ERIC VASSELL: The other thing, they don’t show no video of my son pointing the pipe at the police.


ERIC VASSELL: They show us video of him pointing it at somebody else. So show me the video when they pointed at the police.

LORNA VASSELL: When he pointed at the police.

ERIC VASSELL: And the police kill him in action.

AMY GOODMAN: You’re talking about the shower head.

LORNA VASSELL: Yes, the shower head.

ERIC VASSELL: Yes, the shower head.

AMY GOODMAN: And how that image of him with a shower head relates to the timing of the police coming.

ERIC VASSELL: Timing of the killing. That’s what we are looking for. That’s exactly what we are looking for, the timing that, OK, you spoke to him and then say, “Hold, stop it,” and he turns around. That’s what I want to see. He turns around, he faces them, and they fired, because they claim that they were afraid for their lives. Show us that video, because it’s—there’s a lot of cameras around. So show us all the video—where the police was coming from, how they make the turn, when—let us hear some sound where you call to the young man, “Drop your weapon,” and he turned around.

AMY GOODMAN: Also, if he had a shower head or not, how far were the police from him?

LORNA VASSELL: We don’t know that.

ERIC VASSELL: We don’t know how far the police were from him.

LORNA VASSELL: We don’t know how far the police.

ERIC VASSELL: But all I know, that if there are cameras, the camera is supposed to pick up every single action, not part and part. Show us a full video.

AMY GOODMAN: So, you’re saying what they have released is just to incriminate your son.

ERIC VASSELL: Just to incriminate my son. Just—

LORNA VASSELL: Just to incriminate Saheed.

AMY GOODMAN: And so, you’re willing—you’re saying you want to see everything, whatever it shows.

LORNA VASSELL: Everything.

ERIC VASSELL: Everything.

LORNA VASSELL: We want to see everything.

ERIC VASSELL: Show us the movie.

LORNA VASSELL: Show us. Show us. Show us.

ERIC VASSELL: Because—yes.

AMY GOODMAN: Have any store owners come up to you and said they have video?


LORNA VASSELL: They say the police have already—

ERIC VASSELL: They already take those.

AMY GOODMAN: Collected the video.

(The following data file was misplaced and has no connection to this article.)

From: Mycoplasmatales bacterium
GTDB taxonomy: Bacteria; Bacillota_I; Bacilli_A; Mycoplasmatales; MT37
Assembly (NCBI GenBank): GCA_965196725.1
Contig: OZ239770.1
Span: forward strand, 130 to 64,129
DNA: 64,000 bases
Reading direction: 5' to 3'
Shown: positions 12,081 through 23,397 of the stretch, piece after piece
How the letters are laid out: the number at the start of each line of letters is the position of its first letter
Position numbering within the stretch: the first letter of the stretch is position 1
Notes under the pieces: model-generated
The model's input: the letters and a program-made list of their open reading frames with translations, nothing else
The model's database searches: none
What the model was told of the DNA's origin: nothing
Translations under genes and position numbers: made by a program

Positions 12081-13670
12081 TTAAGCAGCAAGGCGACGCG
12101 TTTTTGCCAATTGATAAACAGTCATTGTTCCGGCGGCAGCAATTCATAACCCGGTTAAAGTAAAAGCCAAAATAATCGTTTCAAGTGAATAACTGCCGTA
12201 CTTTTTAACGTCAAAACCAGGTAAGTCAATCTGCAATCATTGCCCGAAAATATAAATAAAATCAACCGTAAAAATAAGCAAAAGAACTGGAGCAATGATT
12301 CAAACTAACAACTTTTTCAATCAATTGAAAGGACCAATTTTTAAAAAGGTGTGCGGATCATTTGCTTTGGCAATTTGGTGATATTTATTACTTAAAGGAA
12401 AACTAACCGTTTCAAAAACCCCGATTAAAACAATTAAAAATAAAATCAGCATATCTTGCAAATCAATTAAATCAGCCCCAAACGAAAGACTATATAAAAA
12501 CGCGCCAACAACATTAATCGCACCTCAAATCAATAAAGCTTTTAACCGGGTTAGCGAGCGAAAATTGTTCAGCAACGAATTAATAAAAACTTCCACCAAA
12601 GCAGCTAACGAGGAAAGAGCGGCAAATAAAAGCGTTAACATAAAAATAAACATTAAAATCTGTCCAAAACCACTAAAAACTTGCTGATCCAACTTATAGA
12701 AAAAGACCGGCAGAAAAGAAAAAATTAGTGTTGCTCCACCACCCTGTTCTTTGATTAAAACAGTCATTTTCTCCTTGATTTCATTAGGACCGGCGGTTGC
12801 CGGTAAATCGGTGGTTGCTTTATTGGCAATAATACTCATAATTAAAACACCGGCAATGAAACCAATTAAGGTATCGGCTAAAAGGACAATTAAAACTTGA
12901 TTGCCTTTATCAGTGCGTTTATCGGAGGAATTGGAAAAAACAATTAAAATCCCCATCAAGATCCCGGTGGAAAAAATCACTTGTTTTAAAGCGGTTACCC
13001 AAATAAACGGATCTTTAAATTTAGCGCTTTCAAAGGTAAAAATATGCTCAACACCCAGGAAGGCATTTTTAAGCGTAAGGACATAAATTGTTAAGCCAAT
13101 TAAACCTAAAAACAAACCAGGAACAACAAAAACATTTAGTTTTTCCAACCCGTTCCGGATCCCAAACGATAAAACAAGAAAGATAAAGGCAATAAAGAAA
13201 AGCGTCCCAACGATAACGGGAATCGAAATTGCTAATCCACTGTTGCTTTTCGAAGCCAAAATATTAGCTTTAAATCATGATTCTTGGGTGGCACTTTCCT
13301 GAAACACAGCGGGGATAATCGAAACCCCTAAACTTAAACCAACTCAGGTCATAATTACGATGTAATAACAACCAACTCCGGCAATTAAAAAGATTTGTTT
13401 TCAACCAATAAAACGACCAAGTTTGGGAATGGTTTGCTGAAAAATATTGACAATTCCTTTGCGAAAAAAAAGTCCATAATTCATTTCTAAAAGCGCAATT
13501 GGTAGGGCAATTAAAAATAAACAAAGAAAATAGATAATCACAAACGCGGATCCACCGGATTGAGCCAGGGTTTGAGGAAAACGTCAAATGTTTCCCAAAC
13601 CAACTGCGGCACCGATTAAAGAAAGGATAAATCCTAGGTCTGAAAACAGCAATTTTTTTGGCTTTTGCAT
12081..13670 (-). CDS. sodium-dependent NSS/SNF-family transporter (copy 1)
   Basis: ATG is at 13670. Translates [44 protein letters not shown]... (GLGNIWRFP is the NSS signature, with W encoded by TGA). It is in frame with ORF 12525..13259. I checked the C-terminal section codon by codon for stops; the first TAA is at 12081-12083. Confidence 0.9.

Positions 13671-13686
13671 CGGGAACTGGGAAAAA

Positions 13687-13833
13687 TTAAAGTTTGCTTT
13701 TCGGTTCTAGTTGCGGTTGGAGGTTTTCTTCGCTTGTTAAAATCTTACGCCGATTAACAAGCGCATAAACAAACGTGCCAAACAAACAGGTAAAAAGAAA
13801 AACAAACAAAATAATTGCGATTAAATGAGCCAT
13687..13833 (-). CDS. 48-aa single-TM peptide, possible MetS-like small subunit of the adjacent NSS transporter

LORNA VASSELL: Collected all the video, their camera.

AMY GOODMAN: All the closed-circuit camera—

LORNA VASSELL: Yeah, all their cameras. The police have already collect all the cameras. Every single one. So that there have to be the police kill Saheed, and what Saheed was showing to them.

AMY GOODMAN: Have you heard the 911 calls?

ERIC VASSELL: We don’t hear the 911 call.

LORNA VASSELL: I don’t. I don’t.

AMY GOODMAN: I mean, clearly, a number of people called.



ERIC VASSELL: No. So we are demanding that we hear the 911 call. We are demanding that the names of the police officers should be released. We are demanding that all video should be released.

AMY GOODMAN: They’ve only released one still of your son without anyone there, just your son.


ERIC VASSELL: Just my son.

LORNA VASSELL: So we want the—with the police.

ERIC VASSELL: So we want all video. I am not—

LORNA VASSELL: And their action.

ERIC VASSELL: I am not interested in pictures. I am interested in videos, because a video can show the actual action of my son interacting with police.

AMY GOODMAN: What did it mean to you that a thousand people turned out in the protest of Saheed’s killing?

LORNA VASSELL: I feel so good. We get the support from the neighborhood. I did not know so many people love Saheed. I was—one morning, the day after Saheed died, I heard a knock on my door. I went out. There was a lady, about 84 years old. She came walking with a walker. She said, “I came to give my condolence to Saheed’s parents. Are you Saheed’s mom?” I said, “Yes.” The lady said—I never met this lady before. She said, “Saheed was such a wonderful person. Saheed could go get my grocery for me. Anything I want Saheed to do, Saheed would never take a cent of my money. He would bring back every change to me.”

Yesterday, another lady, about over 80 years old, went to church, asked someone where we live. The lady came back yesterday. She said, “I can’t believe they killed that young man. That young man is such a good young person. He’s one of the best person I have ever seen.”

And they’re going around, trying to put Saheed down, as if Saheed was such a bad person in the neighborhood.

Saheed was loved by everyone in Crown Heights. Saheed was one of the funniest person you could ever come across. If you see Saheed, he will say, “I love you.” A lady came to me. She said, “Saheed always see me and said, 'Empress.'” That’s how the way he react to everyone in the neighborhood.

AMY GOODMAN: When is the funeral for your son?

ERIC VASSELL: Funeral, the viewing will be on Thursday the 19th. The reflection, the burial will be on Friday. But let me say this. He was a wonderful, wonderful young man. And I, as a father, won’t say that my son was this and that. The community—

LORNA VASSELL: Will tell you.

ERIC VASSELL: —speak for itself. I don’t have to give a story about him, exactly who he was, because the story that I heard, I did not know my son as much as how the community know him. And for them to take his life, the community is mourning for the loss of Saheed Vassell. And me, my wife, the community is asking for justice.

LORNA VASSELL: For justice.

ERIC VASSELL: And I’m asking the mayor and the Attorney General Office that we are looking justice, and they also must stand with us and look justice for Saheed Vassell.

AMY GOODMAN: I want to thank you both for being with us, coming to Democracy Now! today, Lorna and Eric Vassell, the parents of Saheed Vassell, who was killed by New York police on April 5th. To hear Part 1 of our conversation, you can go to democracynow.org. I’m Amy Goodman. Thanks so much for joining us.